About the South Africa Country Platform

The Institute of Natural Resources (INR) is the facilitating NGO for Prolinnova-South Africa, which aims to build and strengthen partnerships between the various stakeholders involved in agricultural research and development in South Africa.

A National Steering Committee (NSC) is responsible for overall strategic direction of the South African programme, with provincial task teams (PTTs) driving activities at a provincial level. The NSC and PTT members come from the Farmer Support Group (FSG) at the University of KwaZulu-Natal; Centre for Rural Community Empowerment (CRCE) at the University of Limpopo; KwaZulu-Natal Department of Agriculture, Environmental Affairs and Rural Development; Limpopo Department of Agriculture; Mpumalanga Department of Agriculture, Rural Development and Land Administration; the NGOs Ecolink and CAP; and PELUM (Participatory Ecological Land Use Management)–South Africa.

The platform in South Africa was launched in 2004. Projects include:

  • Farmer Access to Innovation Resources (FAIR), which has involved the establishment of a local innovation support facility to promote local innovation (LI) and participatory innovation development (PID)
  • The HIV/AIDS and PID (HAPID) initiative that is investigating the role that that LI and PID can play in terms of either preventing infection or overcoming the challenges associated with HIV/AIDS.
  • Farmer-led documentation (FLD) pilot, taking place in KwaZulu-Natal Province, which is looking at the advantages of FLD as a tool for facilitating sharing and communication.

The current focus is on implementing joint investigations in the three provinces where P rolinnova-SA is most active. Apart from the ongoing pilot cases that are testing various indigenous methods of controlling pests on crops as well as investigating local feed resources for dairy goats, a number of new cases have been initiated. These involve testing local practices for brooding and feeding guineafowls, developing a drip irrigation system for vegetables and testing another bio-pesticide made from beetles. The PID pilots are all partnerships between farmers and other organisations, including NGOs, provincial departments of agriculture and agricultural research scientists.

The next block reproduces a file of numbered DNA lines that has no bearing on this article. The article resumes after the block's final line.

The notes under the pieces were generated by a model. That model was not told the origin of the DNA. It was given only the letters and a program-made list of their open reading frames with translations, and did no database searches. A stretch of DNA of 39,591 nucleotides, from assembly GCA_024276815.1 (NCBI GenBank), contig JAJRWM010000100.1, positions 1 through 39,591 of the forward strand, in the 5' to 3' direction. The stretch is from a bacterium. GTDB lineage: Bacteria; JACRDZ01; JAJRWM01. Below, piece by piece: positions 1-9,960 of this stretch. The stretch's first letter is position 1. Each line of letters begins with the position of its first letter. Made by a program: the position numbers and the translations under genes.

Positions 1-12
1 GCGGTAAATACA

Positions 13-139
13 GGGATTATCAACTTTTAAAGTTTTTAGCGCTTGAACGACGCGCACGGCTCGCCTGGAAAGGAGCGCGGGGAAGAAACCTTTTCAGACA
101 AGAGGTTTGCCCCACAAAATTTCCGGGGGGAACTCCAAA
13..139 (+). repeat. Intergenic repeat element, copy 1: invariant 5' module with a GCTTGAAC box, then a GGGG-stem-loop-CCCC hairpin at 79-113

Other activities that have been taking place include:

  • Documenting cases of local innovation in Mpumalanga Province
  • A workshop in 2010 to build capacity in how to influence policy
  • Capacity building of development practitioners and scientists in the concepts of local innovation and farmer-led joint experimentation
  • Farmer mobilisation, especially creating for a for sharing between farmer innovators
  • Integration of the concepts of LI and PID into curricula at a number of tertiary educational institutions in an effort to mainstream these development approaches.

A key concern of the programme is how to protect farmers' intellectual property rights and maintain their competitive advantage, while encouraging them to share innovations so as to stimulate dynamic innovation processes that bring together different knowledge systems.